16 September 2019
In our previous article, we provided an overview of how you can secure UAE residency status through ownership of property in Dubai. The article generated significant interest – particularly among those interested in retirement options – so we thought it might be useful to explore this subject in more detail.
There are various types of visa available to those wishing to enter and live in the UAE, including (but not limited to):
Here, we are looking at the visa available for those who have purchased property: the three or five year property visa.
Unsurprisingly, there are various conditions that need to be met to become eligible for a three or five year property visa. Simply owning a property doesn't cut the mustard. We categorise the main requirements below.
For the three year visa, the property must be worth at least AED 1 million – not at the time of applying for the visa, but at the time of purchase. With the recent market decline, a property under that threshold now may have been over it when it was purchased, and could therefore still qualify.
Recent changes in the regulations have meant that now up to three properties can be included in an application, as long as their combined value meets the AED 1 million threshold. In the case of the five year visa, the applicant must have invested AED 5 million in the property, rather than AED 1 million.
The property must have freehold title. If you are a leaseholder, then no matter how long the lease is for, or how much the property is worth, you will not be able to use that property to support a property visa application.
Previously, the property needed to be residential. Now it seems it can be residential, commercial (eg office) or industrial (eg warehouse); it cannot be an undeveloped plot of land, however. Note that the property must be a completed property – off-plan properties that have not been completed will not be acceptable to the authorities.
Previously the property had to be unencumbered. More recently, the authorities will accept properties that are mortgaged, provided at least 50% of the property value has been paid. The AED 1 million property value provisions still applies.
Note that where there is an Islamic mortgage in place, the property will usually be owned by the bank and leased to you as the mortgagor under a long-term lease, with the rental payments equating to the mortgage installments. In that case, the property will not qualify, as you will fall foul of the freehold requirement. If you are applying for the five year visa, the property must still be unencumbered.
It is possible for jointly owned properties to be used to support residency applications, provided the value of the share of each applicant meets the AED 1 million threshold level. In the case of joint ownership by spouses, the AED 1 million threshold is shared by both partners, so a 50/50 jointly owned title to a AED 1 million property is sufficient.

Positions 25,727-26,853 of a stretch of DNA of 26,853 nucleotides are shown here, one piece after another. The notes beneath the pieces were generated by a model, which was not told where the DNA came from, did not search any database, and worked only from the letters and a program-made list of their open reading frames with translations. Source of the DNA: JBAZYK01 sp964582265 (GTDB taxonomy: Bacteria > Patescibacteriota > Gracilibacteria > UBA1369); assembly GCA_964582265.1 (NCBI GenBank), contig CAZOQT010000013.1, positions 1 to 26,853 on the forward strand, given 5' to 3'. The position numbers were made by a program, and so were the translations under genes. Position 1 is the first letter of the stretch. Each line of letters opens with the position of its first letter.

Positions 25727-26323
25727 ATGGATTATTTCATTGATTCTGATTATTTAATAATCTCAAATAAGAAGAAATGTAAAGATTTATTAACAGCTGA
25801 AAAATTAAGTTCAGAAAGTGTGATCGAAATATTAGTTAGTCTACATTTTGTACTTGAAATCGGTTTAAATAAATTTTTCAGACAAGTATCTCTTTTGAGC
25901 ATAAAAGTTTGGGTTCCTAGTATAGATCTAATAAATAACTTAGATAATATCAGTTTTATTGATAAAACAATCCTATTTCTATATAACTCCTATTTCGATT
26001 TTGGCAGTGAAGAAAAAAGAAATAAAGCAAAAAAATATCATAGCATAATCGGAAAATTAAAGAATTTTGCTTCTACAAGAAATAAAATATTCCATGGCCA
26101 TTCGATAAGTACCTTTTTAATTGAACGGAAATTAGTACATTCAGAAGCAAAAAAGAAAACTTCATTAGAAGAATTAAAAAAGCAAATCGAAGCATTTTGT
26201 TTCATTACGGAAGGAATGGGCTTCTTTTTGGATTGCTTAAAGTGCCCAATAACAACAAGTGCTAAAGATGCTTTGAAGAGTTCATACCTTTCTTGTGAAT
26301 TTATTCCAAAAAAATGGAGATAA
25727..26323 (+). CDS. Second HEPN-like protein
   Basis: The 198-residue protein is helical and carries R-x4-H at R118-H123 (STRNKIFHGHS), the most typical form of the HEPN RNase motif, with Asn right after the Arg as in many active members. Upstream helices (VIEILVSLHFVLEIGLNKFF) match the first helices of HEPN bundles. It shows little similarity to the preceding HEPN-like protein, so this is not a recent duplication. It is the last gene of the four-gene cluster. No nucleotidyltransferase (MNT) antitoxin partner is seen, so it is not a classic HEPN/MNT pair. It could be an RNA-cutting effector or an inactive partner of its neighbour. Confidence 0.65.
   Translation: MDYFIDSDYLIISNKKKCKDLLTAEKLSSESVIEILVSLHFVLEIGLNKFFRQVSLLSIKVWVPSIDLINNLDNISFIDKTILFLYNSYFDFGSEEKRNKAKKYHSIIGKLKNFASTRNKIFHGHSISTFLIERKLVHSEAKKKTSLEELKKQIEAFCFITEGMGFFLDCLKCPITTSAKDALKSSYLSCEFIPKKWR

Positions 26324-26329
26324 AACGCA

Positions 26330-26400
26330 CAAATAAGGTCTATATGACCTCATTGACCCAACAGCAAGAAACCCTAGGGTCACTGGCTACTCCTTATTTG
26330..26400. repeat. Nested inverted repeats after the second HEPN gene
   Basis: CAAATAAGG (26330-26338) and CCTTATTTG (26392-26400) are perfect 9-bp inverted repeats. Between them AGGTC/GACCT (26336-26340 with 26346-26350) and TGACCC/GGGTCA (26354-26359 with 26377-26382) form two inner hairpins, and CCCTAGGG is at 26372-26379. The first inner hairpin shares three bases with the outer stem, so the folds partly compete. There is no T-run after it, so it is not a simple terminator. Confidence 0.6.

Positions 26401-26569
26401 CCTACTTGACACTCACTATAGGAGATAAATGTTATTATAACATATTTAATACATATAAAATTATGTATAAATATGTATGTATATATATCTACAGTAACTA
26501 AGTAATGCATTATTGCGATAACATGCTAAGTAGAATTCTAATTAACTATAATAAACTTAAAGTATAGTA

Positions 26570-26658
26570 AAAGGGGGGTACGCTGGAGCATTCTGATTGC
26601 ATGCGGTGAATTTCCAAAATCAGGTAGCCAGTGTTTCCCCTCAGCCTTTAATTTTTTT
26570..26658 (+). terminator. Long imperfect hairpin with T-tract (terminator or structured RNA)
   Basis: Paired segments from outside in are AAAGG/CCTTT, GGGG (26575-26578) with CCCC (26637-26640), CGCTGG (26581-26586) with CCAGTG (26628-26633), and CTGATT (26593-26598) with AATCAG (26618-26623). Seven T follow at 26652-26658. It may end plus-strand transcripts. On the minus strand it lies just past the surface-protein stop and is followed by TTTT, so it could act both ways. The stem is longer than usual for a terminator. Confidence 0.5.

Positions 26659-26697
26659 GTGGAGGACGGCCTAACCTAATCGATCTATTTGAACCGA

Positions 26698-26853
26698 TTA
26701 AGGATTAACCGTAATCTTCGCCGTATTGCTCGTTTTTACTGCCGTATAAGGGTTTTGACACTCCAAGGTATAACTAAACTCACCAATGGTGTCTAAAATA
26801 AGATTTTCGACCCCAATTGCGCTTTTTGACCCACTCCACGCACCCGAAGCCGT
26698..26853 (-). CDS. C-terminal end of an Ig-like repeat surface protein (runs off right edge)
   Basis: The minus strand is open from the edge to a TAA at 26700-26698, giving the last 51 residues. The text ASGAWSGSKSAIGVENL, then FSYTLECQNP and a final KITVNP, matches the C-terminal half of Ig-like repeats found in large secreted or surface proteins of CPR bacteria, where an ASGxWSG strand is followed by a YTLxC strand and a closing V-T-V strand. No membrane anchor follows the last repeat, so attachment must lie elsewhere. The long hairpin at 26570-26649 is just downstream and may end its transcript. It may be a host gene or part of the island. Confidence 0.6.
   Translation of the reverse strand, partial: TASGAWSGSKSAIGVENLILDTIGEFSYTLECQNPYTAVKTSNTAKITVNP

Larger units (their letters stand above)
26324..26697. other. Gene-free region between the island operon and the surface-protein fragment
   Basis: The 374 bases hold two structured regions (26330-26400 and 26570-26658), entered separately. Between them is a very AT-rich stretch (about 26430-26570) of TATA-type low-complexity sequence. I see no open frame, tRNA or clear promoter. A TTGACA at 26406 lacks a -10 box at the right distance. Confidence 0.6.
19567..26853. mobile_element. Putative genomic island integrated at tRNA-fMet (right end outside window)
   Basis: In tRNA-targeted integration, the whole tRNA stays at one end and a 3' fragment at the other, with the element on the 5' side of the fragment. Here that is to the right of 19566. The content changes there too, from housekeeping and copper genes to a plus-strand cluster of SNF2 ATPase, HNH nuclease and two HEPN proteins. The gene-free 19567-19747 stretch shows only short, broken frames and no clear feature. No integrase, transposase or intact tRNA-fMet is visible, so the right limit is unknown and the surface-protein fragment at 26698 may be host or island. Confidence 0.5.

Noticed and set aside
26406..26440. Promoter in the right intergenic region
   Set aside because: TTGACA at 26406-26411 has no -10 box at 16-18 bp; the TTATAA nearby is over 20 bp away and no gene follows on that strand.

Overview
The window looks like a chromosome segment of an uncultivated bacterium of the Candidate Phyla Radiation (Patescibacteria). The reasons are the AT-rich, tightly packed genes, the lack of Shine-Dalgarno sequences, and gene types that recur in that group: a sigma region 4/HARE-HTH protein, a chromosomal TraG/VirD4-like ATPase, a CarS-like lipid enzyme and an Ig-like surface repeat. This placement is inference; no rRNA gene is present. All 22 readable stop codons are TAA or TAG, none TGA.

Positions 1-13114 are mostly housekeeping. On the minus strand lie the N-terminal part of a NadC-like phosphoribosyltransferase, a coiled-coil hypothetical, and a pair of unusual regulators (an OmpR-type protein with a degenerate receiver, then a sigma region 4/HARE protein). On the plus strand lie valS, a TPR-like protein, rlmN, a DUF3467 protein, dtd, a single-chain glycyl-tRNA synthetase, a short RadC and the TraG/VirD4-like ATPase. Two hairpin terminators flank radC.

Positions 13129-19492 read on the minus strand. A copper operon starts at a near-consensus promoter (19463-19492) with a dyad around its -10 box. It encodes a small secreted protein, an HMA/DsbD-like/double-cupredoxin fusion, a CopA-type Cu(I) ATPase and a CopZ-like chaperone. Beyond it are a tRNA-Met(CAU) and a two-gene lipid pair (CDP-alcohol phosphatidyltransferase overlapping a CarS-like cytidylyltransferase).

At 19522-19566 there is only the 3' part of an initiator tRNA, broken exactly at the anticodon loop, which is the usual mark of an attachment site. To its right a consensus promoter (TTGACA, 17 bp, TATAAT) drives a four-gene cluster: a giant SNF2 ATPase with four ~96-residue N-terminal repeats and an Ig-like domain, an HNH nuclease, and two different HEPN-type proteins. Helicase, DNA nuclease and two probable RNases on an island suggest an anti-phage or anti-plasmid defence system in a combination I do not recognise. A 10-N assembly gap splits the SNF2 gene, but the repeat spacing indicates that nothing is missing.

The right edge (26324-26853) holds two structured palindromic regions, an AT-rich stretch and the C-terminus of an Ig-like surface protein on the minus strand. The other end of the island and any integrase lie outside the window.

A property visa entitles you to reside in the UAE for the three or five year duration of the visa. It does not entitle you to work in the UAE.
Therefore, if you have a property visa and you decide to take up employment, you will need to cancel your property visa and apply for an employment visa.
A number of documents will be requested at various stages of the property visa application process. These include:
Although the procedure involves multiple government departments and agencies, including the Dubai Land Department, the Dubai Police and the Dubai Department of Economic Development, most of the submissions can be made at the offices of the Dubai Land Department, where the other departments and agencies have representative offices.
It is now possible to obtain three or five year UAE residency visas based on freehold property ownership of residential, commercial or industrial real estate. The property in question can be mortgaged and can be owned by one or more parties. The regulations are still evolving, but always in a way that makes it easier for such visa applications to be made.
We anticipate that this will be of particular interest to those wishing to retire in the Emirates. Previously, retirement had signaled a 30 day deadline to pack up and leave the country, one that you may have worked in for most of your life. The property visa now offers an alternative to those fortunate enough to own property here, enabling them to stay in their adopted homeland into their autumn years and beyond – viva the grey dirham!